About 125 people from across Arizona gathered in front of the State Capitol on Monday morning to protest current marijuana laws and call for its legalization.
The protest organized by the advocacy group Safer Arizona was one of many planned for the first day of the 2015 Legislative session.
Demonstrators in coordinated garb held signs with phrases such as "Free the leaf," "Marijuana is safer than alcohol" and "The war on drugs is a war on U$." The signs reflected the issues on which the protesters focused throughout the event, including the felony status and fees that come with marijuana possession and its possible use in aiding veterans with post-traumatic stress disorder, among other health conditions.
Founder of Safer Arizona, Dennis Bohlke, 60, said the group plans to protest on the first day of the legislative agenda every year until it achieves success.
"This is our one event that we think everybody should show up at that wants to see any efforts at all," Bohlke said.
The protesters circulated two petitions at the event: one to legalize marijuana and one to end the penalties for possession. The current penalties for illegal marijuana possession are a fine of $750 and up to nearly 4 years in prison, while the sale of marijuana could result in up to 12½ years in prison.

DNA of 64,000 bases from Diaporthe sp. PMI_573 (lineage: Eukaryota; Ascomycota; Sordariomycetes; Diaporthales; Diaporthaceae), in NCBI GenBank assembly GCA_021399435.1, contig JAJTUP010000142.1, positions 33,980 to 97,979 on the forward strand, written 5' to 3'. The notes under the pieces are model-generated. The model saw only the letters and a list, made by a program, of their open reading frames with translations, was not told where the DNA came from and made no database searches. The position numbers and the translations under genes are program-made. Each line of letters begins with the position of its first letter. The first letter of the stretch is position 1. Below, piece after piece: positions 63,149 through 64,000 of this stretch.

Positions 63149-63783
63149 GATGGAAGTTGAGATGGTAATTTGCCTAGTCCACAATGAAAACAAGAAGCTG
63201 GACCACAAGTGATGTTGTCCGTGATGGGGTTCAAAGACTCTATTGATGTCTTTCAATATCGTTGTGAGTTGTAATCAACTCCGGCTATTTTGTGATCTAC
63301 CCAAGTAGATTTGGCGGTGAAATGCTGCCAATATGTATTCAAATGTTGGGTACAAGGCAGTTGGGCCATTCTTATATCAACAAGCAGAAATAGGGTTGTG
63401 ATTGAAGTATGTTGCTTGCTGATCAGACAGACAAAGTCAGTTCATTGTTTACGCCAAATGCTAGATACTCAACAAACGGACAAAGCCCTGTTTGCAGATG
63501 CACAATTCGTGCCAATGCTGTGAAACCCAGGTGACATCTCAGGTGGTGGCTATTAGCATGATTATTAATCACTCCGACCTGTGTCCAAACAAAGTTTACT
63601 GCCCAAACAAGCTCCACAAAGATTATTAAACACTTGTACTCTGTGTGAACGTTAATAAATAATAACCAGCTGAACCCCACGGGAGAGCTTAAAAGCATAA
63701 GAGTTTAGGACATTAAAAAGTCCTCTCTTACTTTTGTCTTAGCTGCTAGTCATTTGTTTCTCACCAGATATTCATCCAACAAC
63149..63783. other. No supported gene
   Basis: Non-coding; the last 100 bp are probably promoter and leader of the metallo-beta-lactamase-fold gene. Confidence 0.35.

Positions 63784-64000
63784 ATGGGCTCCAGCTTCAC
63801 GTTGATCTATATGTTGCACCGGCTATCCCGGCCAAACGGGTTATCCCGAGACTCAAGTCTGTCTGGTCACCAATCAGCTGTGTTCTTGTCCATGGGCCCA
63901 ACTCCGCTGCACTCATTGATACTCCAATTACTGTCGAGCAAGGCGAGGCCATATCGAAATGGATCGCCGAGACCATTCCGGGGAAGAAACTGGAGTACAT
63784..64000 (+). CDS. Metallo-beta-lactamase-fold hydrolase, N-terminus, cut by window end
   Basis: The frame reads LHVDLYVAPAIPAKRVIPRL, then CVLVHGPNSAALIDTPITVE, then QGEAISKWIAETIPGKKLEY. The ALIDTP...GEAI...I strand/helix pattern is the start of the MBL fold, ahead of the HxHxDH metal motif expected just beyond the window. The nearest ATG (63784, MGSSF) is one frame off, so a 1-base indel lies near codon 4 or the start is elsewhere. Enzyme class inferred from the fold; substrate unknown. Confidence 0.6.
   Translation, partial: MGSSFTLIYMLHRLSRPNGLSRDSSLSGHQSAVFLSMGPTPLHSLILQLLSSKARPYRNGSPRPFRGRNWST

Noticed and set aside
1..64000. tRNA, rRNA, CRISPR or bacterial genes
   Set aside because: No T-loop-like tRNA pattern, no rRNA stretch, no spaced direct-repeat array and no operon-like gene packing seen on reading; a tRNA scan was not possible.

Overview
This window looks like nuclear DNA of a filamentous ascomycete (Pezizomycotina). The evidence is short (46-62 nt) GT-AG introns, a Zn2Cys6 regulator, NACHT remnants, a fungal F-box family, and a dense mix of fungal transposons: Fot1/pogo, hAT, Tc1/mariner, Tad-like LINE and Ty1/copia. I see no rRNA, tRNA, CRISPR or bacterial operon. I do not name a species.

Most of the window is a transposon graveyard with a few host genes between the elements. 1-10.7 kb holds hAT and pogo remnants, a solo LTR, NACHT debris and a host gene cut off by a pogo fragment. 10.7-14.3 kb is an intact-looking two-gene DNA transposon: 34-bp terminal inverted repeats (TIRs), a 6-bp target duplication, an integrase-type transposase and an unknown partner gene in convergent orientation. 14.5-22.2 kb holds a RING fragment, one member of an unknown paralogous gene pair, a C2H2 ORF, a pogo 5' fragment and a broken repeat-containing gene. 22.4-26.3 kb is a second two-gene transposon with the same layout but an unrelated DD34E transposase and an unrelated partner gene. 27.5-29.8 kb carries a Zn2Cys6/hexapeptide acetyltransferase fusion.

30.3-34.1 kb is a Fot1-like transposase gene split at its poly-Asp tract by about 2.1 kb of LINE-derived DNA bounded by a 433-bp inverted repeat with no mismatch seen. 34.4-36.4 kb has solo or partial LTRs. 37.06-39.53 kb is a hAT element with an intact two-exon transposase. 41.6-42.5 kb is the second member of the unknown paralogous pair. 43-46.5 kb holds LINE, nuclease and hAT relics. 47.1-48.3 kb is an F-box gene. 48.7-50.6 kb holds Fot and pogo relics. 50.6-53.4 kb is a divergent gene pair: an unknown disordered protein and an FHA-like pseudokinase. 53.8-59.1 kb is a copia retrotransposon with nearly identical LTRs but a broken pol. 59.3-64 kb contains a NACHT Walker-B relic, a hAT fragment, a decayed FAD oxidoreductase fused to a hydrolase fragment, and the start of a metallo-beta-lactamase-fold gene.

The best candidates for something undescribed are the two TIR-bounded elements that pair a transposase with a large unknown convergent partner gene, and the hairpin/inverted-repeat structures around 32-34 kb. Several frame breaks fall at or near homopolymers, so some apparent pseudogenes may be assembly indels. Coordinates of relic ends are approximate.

Robert Clark, 59, who described himself as a disabled union carpenter, is the co-chair of Safer Arizona. He said recreational marijuana use should be allowed in private settings.
"What we're trying to do is let our legislators know that we're tired of prohibition," Clark said. "We want them to reform the cannabis laws and stop arresting nonviolent citizens."
He said the biggest obstacle to mobilizing people for the cause is the fact that marijuana is still illegal. He said many people do not want to come forward as marijuana users for fear of admitting to a crime. Most demonstrators present on Monday were medical-marijuana patients, he said.
Arizona State University student Sarah Saucedo, 20, who participated in the protest, is president of the student group Students for Sensible Drug Policy and said the policy of marijuana prohibition has been a failure.
"In our eyes, as students, if I got caught with something like marijuana, there goes my scholarships, my financial aid and any chance of ever basically going back to school. And I get a fat felony on my record," Saucedo said. "It doesn't seem like the crime fits the punishment."
A recent op-ed in The Arizona Republic by Yavapai County Attorney Sheila Polk highlighted the negative effects in states that have legalized marijuana, including less revenue than expected from its sale and adverse messages sent to children about its use.
Up to $50 million in potential tax revenue is one argument Rep. Mark Cardenas, D-Phoenix, has highlighted ahead of introducing a bill this session that would legalize the purchase, possession and consumption of up to one ounce of marijuana for adults age 21 and older.
Proponents of legalizing marijuana are expected to try to get a measure on the 2016 Arizona ballot, following similar successful efforts in Colorado, Washington and Oregon. Cardenas said polling in Arizona shows such a ballot measure would likely pass, as medical-marijuana legalization did in 2010.
Sarah A. Jarvis, The Republic | azcentral.com ~ Reporter Alia Beard Rau contributed to this article. ~ January 12, 2015